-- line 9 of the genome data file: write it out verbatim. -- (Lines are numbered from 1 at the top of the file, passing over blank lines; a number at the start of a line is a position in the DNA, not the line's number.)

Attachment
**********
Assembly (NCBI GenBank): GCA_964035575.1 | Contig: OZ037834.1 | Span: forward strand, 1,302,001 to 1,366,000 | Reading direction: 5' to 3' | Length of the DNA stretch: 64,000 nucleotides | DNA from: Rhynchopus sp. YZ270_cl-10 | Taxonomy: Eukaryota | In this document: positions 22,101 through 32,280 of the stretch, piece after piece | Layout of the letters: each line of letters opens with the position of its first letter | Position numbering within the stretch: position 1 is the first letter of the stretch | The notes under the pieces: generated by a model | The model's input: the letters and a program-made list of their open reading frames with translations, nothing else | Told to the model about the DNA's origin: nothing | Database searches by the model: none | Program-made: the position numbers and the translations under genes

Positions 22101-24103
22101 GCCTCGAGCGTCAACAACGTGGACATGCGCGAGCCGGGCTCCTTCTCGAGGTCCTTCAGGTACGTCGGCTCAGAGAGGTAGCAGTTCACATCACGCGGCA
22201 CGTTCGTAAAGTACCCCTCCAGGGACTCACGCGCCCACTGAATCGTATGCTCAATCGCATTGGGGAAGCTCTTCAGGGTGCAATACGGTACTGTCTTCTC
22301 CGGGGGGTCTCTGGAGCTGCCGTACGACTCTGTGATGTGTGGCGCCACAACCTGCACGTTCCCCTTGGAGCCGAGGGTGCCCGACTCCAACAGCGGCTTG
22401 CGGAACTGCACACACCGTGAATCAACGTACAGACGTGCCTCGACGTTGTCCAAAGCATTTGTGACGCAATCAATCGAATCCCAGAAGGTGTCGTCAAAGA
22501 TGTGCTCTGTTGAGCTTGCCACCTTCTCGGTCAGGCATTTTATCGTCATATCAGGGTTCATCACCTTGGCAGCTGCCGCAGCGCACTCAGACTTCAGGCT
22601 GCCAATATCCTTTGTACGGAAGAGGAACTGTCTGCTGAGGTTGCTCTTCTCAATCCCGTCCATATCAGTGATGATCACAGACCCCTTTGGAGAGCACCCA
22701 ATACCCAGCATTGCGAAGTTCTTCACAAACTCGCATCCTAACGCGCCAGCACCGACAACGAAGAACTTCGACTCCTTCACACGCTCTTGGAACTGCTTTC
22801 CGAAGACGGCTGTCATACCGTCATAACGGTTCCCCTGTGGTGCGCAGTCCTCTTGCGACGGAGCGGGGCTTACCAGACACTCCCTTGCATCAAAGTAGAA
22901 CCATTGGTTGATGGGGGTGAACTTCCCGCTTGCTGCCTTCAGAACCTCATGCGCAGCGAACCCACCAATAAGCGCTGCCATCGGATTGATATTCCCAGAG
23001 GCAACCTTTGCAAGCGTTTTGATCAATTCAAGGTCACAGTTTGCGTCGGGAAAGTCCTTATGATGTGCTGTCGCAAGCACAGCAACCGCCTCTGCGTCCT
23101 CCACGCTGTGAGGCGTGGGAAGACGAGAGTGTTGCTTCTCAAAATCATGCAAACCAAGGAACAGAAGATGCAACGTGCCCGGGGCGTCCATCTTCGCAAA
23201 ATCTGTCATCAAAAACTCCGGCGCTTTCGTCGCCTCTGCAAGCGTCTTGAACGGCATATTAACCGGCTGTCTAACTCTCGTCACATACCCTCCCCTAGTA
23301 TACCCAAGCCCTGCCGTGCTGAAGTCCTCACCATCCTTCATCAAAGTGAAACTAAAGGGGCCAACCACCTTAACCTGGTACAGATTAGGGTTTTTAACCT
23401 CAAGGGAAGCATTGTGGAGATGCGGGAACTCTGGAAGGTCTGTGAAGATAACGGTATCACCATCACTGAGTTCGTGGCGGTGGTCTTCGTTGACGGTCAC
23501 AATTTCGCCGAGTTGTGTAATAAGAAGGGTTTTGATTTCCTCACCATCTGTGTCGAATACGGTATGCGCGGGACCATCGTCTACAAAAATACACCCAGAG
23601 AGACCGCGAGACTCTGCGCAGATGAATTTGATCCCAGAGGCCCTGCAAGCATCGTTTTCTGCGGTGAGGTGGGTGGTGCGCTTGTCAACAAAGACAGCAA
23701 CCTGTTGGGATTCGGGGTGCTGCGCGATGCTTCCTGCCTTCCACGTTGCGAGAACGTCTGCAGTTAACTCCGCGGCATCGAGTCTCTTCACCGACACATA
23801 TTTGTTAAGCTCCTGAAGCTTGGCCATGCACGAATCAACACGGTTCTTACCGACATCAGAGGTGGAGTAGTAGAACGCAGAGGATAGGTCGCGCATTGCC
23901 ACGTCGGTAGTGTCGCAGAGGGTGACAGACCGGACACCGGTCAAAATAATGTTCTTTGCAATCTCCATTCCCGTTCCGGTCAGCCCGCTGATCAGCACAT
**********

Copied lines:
22701 ATACCCAGCATTGCGAAGTTCTTCACAAACTCGCATCCTAACGCGCCAGCACCGACAACGAAGAACTTCGACTCCTTCACACGCTCTTGGAACTGCTTTC